3

Someone told me that people of a certain skin tone commit mass shootings, but I was skeptical.

By the way, a popular definition of mass shooting is 4 or more people killed by a gun. https://en.wikipedia.org/wiki/Mass_shooting

definition of a "public mass shooting"[3] if 4 or more people are actually killed, not including the perpetrator, echoing the FBI definition[4][5]

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    In which country? – Andrew Grimm Mar 26 '16 at 0:32
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    If you broaden the question to "mass murders of Americans", the largest mass murders were committed by Arab Muslims (on 9/11/2001) and blacks (at Jonestown, Guyana). Notice that box-cutters (or planes) and poisoned Kool-Aid can be more effective mass murder weapons than guns. – Jasper Mar 26 '16 at 5:17
  • @Jasper that's a very specific 'changing of the question'. Also, Jim Jones was white. – user1530 May 2 '17 at 1:31
  • As for this question, mass shootings simply aren't a big enough occurrence for there to be any statistically valuable data inferring skin color plays a factor. – user1530 May 2 '17 at 1:32
  • @blip -- I did not know that Jim Jones was white. Also, the Jonestown camp doctor (who allegedly prepared the poison) was Lawrence Schacht, who was also white. I don't know who physically coerced reluctant victims into taking the poison. – Jasper May 2 '17 at 13:35
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I should have read the page more. https://en.wikipedia.org/wiki/Mass_shooting#Perpetrators

according to a database compiled by Mother Jones, the race of the shooters is proportionate to the overall US population, although Asians are overrepresented and Latinos underrepresented.[31]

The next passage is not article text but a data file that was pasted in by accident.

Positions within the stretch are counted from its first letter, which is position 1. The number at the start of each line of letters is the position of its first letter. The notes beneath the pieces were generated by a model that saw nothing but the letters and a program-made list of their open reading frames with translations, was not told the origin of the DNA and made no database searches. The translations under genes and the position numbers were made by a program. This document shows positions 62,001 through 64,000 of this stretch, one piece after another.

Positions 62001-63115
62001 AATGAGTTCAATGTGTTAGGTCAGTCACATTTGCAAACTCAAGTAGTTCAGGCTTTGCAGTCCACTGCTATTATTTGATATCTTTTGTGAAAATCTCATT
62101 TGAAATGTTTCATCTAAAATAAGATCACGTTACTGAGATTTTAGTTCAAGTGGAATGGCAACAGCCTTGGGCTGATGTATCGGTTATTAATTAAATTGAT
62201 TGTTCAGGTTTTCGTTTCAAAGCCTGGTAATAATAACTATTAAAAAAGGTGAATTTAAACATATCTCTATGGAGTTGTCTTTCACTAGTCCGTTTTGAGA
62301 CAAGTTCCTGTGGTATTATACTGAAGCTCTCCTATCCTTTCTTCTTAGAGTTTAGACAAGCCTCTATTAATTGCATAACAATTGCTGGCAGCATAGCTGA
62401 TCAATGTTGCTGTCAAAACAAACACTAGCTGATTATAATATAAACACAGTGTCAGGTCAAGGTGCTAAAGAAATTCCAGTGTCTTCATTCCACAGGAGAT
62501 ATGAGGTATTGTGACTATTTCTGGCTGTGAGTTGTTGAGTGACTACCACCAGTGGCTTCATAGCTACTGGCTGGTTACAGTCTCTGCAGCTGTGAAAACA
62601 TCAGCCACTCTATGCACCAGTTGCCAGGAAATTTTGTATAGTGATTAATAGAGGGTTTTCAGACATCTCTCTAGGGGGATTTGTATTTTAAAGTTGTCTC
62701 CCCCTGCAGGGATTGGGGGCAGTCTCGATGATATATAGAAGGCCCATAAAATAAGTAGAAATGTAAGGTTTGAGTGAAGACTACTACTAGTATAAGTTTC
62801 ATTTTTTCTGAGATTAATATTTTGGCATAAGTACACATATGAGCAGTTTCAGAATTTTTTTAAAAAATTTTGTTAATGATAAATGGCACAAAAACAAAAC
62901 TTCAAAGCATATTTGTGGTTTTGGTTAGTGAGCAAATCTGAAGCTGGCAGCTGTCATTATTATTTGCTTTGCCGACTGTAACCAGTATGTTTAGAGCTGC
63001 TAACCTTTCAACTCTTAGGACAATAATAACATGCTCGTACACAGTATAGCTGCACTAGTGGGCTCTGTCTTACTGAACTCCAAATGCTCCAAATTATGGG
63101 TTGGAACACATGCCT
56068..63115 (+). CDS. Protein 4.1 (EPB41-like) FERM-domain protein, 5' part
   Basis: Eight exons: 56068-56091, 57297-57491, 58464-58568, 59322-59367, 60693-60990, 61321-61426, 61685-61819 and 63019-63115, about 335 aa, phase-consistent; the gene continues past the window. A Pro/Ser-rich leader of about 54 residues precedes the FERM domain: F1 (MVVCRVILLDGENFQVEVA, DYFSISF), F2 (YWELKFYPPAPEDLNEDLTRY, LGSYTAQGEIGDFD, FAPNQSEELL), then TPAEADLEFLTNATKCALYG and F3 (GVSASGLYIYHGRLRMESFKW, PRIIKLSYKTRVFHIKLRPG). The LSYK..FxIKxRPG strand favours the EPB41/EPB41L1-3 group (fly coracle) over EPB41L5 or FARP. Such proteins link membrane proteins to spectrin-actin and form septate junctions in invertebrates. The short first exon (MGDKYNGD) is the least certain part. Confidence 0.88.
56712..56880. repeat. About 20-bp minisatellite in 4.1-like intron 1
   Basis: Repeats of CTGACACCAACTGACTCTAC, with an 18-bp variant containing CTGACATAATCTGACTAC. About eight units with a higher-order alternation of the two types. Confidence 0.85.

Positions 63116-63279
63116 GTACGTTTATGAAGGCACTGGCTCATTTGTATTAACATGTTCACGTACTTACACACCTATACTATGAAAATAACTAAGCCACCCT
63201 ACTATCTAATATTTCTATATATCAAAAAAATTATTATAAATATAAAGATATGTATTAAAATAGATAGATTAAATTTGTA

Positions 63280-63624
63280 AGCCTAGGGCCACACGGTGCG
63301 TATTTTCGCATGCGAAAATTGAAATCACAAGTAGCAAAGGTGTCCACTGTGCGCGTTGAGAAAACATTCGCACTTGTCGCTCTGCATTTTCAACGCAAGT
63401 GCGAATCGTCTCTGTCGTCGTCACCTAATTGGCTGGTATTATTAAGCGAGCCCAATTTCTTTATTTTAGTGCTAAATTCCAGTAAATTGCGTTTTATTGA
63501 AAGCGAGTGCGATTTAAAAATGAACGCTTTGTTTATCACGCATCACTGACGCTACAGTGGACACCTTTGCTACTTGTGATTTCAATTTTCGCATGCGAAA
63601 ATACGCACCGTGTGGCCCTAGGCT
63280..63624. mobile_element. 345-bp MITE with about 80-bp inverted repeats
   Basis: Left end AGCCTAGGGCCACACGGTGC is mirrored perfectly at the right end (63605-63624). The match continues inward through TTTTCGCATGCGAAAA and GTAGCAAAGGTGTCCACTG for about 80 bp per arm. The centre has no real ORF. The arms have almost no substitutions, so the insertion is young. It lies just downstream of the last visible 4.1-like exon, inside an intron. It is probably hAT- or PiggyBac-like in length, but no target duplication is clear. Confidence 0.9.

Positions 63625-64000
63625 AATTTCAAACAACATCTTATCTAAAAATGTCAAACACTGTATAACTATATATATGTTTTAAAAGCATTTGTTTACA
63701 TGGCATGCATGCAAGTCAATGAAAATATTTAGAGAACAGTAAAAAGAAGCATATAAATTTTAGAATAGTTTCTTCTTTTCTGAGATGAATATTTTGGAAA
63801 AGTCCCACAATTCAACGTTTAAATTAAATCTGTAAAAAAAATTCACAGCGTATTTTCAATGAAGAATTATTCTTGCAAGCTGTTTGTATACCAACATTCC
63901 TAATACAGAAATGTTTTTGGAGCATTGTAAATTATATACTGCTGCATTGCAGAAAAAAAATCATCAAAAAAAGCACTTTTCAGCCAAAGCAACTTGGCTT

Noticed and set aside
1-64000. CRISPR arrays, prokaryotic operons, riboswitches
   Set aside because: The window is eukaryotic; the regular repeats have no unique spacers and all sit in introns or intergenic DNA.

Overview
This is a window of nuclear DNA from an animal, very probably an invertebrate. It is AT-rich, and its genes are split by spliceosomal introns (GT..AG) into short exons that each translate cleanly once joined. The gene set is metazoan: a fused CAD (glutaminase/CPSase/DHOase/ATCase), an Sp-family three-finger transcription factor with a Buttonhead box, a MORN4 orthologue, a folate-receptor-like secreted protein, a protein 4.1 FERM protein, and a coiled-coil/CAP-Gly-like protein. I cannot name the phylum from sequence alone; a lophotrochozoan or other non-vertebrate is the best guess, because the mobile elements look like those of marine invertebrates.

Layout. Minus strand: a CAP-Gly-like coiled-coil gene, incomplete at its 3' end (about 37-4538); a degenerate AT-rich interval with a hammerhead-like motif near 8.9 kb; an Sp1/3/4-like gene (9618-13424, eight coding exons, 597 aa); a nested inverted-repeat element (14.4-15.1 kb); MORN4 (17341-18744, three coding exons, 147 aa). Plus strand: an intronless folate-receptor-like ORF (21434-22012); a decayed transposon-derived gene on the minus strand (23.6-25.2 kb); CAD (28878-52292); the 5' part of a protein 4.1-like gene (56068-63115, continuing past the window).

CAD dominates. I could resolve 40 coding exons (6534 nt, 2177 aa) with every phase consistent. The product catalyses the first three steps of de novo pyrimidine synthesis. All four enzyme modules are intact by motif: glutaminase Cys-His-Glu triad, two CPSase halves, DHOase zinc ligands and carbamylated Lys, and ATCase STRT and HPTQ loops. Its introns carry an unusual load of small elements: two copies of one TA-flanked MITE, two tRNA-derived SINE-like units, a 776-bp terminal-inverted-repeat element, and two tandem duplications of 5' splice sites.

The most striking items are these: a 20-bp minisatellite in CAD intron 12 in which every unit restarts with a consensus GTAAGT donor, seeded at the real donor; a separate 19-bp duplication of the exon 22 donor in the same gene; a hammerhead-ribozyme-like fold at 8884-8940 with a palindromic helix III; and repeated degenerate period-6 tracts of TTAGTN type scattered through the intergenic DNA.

http://www.motherjones.com/politics/2012/12/mass-shootings-mother-jones-full-data

Well I'll be...

I found that someone made a chart while I was searching for a chart for a different reason. https://archive.org/details/Cmx4pI0UIAEvwZI

Mass Shootings By Race Per Capita

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    Nice that you find it, but be beware of statistics with a small sample size because they might not be representative enough. In those it is very easy that, just by statistical noise, the results vary wildly. To put an example, you can separate the data in 5 years periods, and you will find that in 2011-2016 there were 45% white murderers but in 2001-2006 there were 85% white murderers. This type of variation would suggests that each 5 year period does not have a data sample big enough to be representative. – SJuan76 Mar 26 '16 at 0:33
  • TLDR; in statistics, a mean value is meaningless unless you know the confidence interval for a given error probability (any poll saying that candidate Y will get X votes actually tells, in the fine print, something like "we are 95% sure that the candidate will receive at least X-error votes and at most X+error votes") – SJuan76 Mar 26 '16 at 0:36

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